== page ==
Creative Ideas Are a Dime a Dozen

What’s priceless is capturing them from the start …

Confession: I’ll never understand writers who complain, “I don’t know what to write about.”

I have the exact opposite problem.

Too. Many. Ideas.

Should I write the paranormal Southern Gothic YA thriller about the genetically gifted witch who finds out her entire life is a lie?

Or the super-dark-and-twisty thriller about the former drug-addled truck-stop prostitute-turned-private investigator who hunts down a long-haul serial killer?

Or the funny detective story about the retired high school English teacher who moves to an island, starts a newspaper and solves crimes in her spare time?

And there’s also the super-secret naughty-book pen name project I’ve had cooking for a few months …

Oh, and don’t forget the one-off time-traveling paranormal romance idea I’ve had kicking around for about four years now …

Or, wait, maybe I should just go a completely different direction and tackle that nonfiction Pajama Productivity book?

I mean — no ideas? Who are you people?!

I kid, I kid.

I suspect, however, that most artists and creatives who complain about a dearth of ideas are really complaining about a dearth of ideas that move you.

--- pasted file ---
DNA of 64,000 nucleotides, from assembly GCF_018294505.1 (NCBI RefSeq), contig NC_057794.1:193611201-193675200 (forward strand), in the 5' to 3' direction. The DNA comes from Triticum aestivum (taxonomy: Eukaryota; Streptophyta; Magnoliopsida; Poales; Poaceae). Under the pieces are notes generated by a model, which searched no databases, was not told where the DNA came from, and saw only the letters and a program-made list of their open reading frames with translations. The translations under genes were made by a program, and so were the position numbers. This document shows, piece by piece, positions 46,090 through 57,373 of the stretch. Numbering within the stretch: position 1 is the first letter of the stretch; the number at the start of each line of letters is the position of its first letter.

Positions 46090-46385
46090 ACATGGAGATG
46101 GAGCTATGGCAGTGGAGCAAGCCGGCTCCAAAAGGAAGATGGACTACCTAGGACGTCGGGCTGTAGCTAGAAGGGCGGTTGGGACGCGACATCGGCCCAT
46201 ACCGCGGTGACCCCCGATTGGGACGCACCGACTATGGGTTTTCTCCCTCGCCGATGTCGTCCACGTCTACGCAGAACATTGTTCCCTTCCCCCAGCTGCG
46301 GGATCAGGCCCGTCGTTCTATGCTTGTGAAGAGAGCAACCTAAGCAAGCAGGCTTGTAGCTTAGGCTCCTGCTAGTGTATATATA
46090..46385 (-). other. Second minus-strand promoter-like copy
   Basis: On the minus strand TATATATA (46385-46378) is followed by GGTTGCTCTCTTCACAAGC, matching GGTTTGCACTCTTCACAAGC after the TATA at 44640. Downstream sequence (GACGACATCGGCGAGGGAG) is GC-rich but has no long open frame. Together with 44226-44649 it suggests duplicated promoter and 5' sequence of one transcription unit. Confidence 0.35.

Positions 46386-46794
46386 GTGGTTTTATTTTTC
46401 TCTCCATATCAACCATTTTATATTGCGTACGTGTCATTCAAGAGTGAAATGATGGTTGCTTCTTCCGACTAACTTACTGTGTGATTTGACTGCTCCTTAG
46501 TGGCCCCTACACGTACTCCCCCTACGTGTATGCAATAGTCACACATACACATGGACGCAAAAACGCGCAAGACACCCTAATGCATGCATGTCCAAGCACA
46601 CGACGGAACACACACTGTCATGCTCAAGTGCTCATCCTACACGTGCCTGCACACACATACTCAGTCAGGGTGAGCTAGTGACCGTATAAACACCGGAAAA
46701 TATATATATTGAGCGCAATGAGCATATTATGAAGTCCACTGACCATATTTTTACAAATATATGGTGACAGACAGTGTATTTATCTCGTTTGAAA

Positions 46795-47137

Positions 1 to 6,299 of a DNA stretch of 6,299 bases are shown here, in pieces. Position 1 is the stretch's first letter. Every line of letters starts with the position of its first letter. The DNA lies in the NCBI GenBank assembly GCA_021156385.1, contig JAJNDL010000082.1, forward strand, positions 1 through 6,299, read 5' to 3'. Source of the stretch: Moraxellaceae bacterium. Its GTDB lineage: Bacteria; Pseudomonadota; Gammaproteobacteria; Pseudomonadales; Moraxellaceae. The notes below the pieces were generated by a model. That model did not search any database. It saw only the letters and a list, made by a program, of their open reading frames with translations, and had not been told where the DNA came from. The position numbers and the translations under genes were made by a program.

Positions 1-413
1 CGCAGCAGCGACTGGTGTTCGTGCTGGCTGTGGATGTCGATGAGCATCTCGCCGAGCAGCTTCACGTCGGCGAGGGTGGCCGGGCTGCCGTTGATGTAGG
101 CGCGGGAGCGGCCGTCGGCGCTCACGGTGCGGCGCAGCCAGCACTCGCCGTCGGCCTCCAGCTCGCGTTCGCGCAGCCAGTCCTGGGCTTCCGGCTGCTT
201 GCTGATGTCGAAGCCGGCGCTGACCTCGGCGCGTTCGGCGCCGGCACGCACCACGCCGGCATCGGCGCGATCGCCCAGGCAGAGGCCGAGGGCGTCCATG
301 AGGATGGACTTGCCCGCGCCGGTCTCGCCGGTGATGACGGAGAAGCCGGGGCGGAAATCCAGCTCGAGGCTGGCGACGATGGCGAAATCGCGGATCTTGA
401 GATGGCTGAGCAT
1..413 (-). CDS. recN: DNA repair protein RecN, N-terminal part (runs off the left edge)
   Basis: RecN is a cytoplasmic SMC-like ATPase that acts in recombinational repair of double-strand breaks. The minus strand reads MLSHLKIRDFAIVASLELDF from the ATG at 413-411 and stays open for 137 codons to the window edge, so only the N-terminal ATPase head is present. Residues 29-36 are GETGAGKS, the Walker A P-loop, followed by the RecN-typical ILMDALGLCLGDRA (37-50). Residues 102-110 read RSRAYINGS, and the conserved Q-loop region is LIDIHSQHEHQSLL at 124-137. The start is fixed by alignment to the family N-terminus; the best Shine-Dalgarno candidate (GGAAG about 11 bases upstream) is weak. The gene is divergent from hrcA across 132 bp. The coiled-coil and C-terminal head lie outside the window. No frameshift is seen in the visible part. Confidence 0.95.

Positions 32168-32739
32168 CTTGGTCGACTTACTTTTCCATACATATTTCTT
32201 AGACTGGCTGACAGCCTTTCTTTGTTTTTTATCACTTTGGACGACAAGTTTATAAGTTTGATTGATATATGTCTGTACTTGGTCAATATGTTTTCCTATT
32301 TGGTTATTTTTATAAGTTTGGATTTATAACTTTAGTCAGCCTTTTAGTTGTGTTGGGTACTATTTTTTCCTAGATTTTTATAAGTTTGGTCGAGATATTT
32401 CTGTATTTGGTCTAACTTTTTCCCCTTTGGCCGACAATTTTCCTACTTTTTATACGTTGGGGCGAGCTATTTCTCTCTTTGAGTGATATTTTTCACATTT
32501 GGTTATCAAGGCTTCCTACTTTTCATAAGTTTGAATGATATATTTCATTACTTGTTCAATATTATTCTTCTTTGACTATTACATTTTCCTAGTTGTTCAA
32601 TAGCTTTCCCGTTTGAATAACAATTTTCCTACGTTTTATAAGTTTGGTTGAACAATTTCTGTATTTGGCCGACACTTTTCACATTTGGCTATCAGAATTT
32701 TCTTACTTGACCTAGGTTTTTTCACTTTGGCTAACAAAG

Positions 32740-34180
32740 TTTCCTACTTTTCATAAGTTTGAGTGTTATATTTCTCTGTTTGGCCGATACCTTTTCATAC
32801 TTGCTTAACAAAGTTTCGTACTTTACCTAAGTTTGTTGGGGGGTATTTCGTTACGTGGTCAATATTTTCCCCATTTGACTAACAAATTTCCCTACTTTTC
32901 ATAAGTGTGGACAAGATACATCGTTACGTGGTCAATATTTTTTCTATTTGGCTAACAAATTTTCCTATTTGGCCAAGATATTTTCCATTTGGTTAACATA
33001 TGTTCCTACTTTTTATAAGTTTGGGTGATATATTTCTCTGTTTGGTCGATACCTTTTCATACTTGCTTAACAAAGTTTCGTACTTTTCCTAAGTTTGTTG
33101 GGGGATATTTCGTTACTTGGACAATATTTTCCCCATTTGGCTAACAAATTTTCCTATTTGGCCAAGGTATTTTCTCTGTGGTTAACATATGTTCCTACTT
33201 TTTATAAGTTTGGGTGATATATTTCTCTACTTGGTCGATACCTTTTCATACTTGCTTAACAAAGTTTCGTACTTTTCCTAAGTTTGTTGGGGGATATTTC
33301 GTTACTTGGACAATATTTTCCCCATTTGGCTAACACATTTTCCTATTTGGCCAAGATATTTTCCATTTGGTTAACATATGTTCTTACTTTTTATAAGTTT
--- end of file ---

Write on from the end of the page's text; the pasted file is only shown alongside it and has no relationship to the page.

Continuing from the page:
Could I be correct in that suspicion?

If so, then what you should know is this:

  • Some ideas are born great. Some need to be tweaked into greatness. Some have greatness thrust upon them. You can’t always tell at first
  • Ideas — moving, compelling, profitable ideas — are a numbers game. The more (ideas, total) you have, the more (good ideas, total) you have.
  • For most creative workers, winning that numbers game is a simple matter of capturing all ideas immediately in some permanent form.
  • That form can be analog — small paper notebooks, Moleskines, cheap 99 cent wire-bound pads from the grocery store — or digital — your phone, an app on your tablet, Evernote synched up across all your devices. It doesn’t really matter, though ideally you use a system that ultimately funnels into a single source (e.g., your synched up Evernote account).
  • The only thing that matters is the habit you create (hey, there’s that word again!) of recording the idea as soon as it occurs to you in one place that holds all your ideas.

Have I mentioned “Evernote” here enough to get you thinking maybe you should try it, even if you’ve tried it before and didn’t get it? Or even hated it?

I’ll go more into how I use Evernote in a future post but for now, I’ll suggest this:

  • If you tried it awhile ago, and hated it — it’s changed
  • If you tried it at any time and just couldn’t figure out how to use it — stay tuned
  • If you haven’t tried it yet — try it. Or stay tuned, and use my upcoming post about Evernote for creative project management as a template/guide for your own exploration.

In the meantime, grab a notebook — any notebook — and a pen, and start training yourself in the habit of writing down every.single.blessed.awful idea that strikes you, as soon as it forms in your brain.

Remember: consistent repetition forms habits, and habits help streamline and automate both your productivity and your creativity.

Photo credit: Wouter de Bruijn Work №1820 — Martin Creed via photopin (license)